SOUTHEND residents could soon be forced to install costly dropped kerbs, which would boost council coffers by up to £1.5million a year.

The new borough administration is determined to clamp down on people who drive across kerbs and pavements to get to park outside their homes. It’s estimated £500,000 of damage is caused each year, footed by council tax payers. Those who don’t comply could be made to rebuild front garden walls.

While the current cost of installing a drop kerb, or so-called crossover, to give access from the road to a property, is in excess of £2,000, the new joint administrations says it is looking at ways of making up to £1million a year to boost dwindling council funds.

Deputy leader, Independent Ron Woodley, councillor responsible for transport, said: “People are driving over pavements because they haven’t got crossovers. They are driving over footways that are not strong enough to take that.

“Unless we as residents take note of what we are doing then costs will continue to build.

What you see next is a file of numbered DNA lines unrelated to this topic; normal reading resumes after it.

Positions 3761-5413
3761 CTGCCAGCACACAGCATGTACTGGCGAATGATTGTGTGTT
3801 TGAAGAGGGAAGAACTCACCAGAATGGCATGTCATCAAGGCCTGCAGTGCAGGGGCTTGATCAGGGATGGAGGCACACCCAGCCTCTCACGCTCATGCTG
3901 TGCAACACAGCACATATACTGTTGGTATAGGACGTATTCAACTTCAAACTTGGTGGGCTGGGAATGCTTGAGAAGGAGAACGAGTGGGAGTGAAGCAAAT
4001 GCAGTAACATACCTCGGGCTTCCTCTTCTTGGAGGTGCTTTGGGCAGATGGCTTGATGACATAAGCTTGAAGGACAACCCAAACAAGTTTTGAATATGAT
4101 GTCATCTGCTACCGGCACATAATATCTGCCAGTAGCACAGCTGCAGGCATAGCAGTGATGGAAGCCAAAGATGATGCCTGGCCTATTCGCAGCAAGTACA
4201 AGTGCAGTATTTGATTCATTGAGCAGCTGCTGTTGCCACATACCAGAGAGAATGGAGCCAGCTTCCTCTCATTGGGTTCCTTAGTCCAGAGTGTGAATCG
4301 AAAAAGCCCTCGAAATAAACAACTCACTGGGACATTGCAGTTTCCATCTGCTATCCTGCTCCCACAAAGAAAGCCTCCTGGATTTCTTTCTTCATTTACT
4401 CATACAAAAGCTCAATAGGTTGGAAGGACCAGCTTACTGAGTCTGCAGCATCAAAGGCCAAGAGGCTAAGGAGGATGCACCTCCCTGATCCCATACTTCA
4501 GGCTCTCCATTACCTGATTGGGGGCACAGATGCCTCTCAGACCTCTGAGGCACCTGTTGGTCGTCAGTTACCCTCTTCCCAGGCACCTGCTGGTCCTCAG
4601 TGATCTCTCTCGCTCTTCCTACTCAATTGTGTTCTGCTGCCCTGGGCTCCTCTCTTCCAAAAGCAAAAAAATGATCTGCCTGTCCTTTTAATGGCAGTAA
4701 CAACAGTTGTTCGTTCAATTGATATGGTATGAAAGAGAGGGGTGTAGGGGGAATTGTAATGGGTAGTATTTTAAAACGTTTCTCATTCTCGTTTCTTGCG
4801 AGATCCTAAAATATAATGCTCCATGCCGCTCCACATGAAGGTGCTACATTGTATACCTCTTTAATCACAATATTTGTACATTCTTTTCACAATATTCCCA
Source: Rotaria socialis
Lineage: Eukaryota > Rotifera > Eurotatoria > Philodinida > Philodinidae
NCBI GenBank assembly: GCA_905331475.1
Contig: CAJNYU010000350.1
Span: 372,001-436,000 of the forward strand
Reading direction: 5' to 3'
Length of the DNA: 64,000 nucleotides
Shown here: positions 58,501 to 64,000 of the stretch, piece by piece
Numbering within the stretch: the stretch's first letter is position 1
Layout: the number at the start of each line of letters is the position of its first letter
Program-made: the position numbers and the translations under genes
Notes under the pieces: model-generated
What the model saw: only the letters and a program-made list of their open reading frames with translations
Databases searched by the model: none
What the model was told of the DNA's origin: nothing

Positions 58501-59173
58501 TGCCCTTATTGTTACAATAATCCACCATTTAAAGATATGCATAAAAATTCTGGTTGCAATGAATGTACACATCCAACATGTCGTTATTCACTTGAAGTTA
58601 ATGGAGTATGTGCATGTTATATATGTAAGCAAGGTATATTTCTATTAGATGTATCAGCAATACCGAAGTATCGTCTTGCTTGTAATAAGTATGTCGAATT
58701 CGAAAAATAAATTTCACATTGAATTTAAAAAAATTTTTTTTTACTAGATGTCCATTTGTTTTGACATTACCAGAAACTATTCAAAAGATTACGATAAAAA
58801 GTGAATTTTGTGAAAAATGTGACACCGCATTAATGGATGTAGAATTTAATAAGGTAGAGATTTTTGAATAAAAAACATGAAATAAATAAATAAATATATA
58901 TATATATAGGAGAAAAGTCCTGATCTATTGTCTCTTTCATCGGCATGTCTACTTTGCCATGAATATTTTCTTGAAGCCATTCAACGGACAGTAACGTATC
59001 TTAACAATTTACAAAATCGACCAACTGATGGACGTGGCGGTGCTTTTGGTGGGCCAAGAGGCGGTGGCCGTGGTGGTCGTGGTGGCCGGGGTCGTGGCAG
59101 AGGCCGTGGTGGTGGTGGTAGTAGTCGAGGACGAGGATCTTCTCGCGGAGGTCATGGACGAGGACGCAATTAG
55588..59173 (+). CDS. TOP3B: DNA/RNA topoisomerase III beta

“With funding being cut it is costing us £500,000.

“We will go around and write to people and explain how they can do this with council help without getting an architect involved so that would be cheaper for residents.

“If they fail to do it they would have to replace walls.

“If we do that we could raise £1million a year .”

Developers who allow heavy vehicles to break up pavements and roads are also likely to be hit hard too.

Mr Woodley added: “Developers are not protecting our footways and don’t pay due care and attention to footways. They are smashing them up with heavy lorries and going over them with diggers.

“One way of preventing this is to ensure developers pay a bond during the planning process against any damage to pavements and roads.”

The installation of the so-called “crossovers” are costly for residents to install, but the move would save the council tax payer money spent on repairs each year.

Planning permission may be required before an application is made to the council. Architects charge about £250 to draw up plans for dropped kerbs to be submitted to the council.

The council the charges £140 for the application which includes a site assessment.

Construction can only be carried out by a council approved contractor and the applicant will only find out how much this is after receiving permission to go ahead.

Finally, the applicant then has to pay the council another £85 to inspect the site.